He explains: “What I am objecting to is the invisibility of the suffering of the very poor (as in America) along with the refusals to acknowledge the public achievement of their improved circumstances elsewhere (as in Turkey or Vietnam).”

Prof Falk’s conceptual intervention helps to clarify many issues that have troubled Sri Lankans. A timely question he poses, especially for Sri Lankans facing a choice in the upcoming elections is”… the question as to whether the market-oriented constitutionalism of the Euro-American governmental template is the exclusive foundation of legitimate governance as was the claim of the triumphalist West in the immediate aftermath of the Soviet collapse. With the rise of China and other Asian countries, there is a growing reluctance around the world to claim too much for self-satisfied Western styles of governance.”

In some respects Professor Falk’s attention to collective rights coincides with the Beijing Declaration on Human Rights held earlier this month. On December 8th this year, at the first South-South Human Rights Forum held in Beijing, a text called the ‘Beijing Declaration’ on human rights was adopted. The Forum was attended by more than 300 delegates from 70 countries.

In a welcome contribution to the discourse on human rights which has been dominated by the developed countries of the West, the South-South Forum offered an alternative view of human rights priorities. It declared that “The right to subsistence and the right to development are the primary basic human rights.” In Article 4 it introduced these rights together with the right to peace and the environment as “collective” rights: “The right to subsistence and the right to development, the right to peace, and the right to the environment are both important collective human rights and the prerequisite and basis for the realization of individual human rights.”

What is the solution to the question of the right balance? Professor Falk says “There is no clean solution, but an improved normative understanding can only arise by celebrating the cardinal principle of self-determination, which should allow ample national space for diversity, economic sovereignty, and political experimentation.”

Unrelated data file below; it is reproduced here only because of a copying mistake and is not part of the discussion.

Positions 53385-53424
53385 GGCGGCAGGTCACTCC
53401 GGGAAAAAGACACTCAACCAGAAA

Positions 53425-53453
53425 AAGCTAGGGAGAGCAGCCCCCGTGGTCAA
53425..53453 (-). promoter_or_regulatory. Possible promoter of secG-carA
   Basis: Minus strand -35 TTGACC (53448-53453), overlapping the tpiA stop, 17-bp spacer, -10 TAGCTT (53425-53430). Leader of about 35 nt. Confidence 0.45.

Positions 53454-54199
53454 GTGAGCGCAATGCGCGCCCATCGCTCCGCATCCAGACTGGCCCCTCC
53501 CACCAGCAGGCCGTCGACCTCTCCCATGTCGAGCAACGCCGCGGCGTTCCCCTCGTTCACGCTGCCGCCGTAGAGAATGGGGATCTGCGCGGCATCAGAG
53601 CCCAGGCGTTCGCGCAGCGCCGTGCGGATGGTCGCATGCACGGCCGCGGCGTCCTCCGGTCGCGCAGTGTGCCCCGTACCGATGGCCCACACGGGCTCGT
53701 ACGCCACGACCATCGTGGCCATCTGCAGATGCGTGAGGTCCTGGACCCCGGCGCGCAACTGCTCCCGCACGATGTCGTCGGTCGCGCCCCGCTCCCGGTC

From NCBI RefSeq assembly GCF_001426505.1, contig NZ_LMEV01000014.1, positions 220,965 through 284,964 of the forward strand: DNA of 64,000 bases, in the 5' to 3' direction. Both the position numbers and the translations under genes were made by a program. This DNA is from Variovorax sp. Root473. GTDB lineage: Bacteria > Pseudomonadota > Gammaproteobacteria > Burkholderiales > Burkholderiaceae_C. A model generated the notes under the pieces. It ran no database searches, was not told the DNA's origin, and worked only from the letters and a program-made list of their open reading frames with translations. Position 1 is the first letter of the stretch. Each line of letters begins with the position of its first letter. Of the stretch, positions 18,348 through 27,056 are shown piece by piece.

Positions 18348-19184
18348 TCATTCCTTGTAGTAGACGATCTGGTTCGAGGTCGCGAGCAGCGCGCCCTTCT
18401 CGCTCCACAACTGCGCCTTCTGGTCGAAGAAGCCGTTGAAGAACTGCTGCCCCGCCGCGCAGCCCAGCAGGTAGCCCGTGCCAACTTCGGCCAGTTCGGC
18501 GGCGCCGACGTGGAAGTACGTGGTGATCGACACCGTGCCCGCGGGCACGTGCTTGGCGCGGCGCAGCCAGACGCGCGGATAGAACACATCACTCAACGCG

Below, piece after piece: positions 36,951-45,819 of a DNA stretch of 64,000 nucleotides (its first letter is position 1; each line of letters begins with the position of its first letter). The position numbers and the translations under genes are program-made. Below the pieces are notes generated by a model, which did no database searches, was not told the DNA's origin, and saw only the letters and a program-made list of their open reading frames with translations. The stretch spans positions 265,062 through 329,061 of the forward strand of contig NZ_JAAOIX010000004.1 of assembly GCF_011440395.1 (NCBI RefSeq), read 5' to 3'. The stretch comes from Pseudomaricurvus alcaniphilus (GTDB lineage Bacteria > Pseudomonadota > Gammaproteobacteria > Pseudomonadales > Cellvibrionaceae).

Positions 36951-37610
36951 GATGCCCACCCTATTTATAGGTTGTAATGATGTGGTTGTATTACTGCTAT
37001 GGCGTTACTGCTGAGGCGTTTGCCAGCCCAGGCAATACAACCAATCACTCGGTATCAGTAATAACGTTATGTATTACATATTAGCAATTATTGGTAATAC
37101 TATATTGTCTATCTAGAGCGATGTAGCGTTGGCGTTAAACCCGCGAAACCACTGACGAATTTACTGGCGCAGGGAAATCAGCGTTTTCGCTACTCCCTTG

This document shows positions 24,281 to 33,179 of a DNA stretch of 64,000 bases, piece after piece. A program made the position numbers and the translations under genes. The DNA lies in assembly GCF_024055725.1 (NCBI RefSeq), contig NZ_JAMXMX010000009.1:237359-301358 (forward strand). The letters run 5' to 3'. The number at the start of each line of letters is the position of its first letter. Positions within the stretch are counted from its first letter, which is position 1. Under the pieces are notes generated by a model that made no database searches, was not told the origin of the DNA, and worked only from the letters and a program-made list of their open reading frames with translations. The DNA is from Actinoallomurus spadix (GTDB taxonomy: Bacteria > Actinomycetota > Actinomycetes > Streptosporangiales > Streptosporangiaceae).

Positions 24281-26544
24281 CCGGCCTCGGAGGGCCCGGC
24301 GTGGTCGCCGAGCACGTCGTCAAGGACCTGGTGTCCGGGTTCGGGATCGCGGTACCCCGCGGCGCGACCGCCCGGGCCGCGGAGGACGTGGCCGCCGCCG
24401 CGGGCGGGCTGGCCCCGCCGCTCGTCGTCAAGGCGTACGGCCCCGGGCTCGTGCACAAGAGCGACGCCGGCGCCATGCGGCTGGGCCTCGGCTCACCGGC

He concludes that “national reputations of legitimacy should rest on a comprehensive assessment of material, ethical, and spiritual wellbeing of individuals and communities, and no longer be allowed to reflect geopolitical agendas and civilizational arrogance.”

Although the UN Human Rights Council’s Universal Periodic Review attempts an evaluation along similar lines, this is not the perspective adopted at the UNHRC regular sessions by some powerful countries and most NGOs, which apply human rights standards selectively. A more holistic approach which celebrates achievements in all the areas recommended by Professor Falk may encourage better commitment to human rights.

Referring to the popularity of President Erdoğan of Turkey, Richard Falk observes that “The response of AKP loyalists when asked why they vote for Erdoğan over and over again offer different lines of explanation: ‘Are we stupid?’ Some of these persons actually dislike, and even fear, the Islamic edge given by Erdoğan to Turkish government identity or think the Syrian policies were a huge mistake, but for what touches their lives most directly, the AKP remains for them far preferable to available alternatives in Turkey.”

These sentiments are certainly true of people’s loyalty to the previous regime here in Sri Lanka. They have however also seen some progressive decisions, resisted by elements in the previous regime, successfully attempted by the current one. The ideal option could be a combination of the best tendencies of the two sides, reflective of the balance sought in the realm of human rights, which is not altogether impossible following the upcoming elections.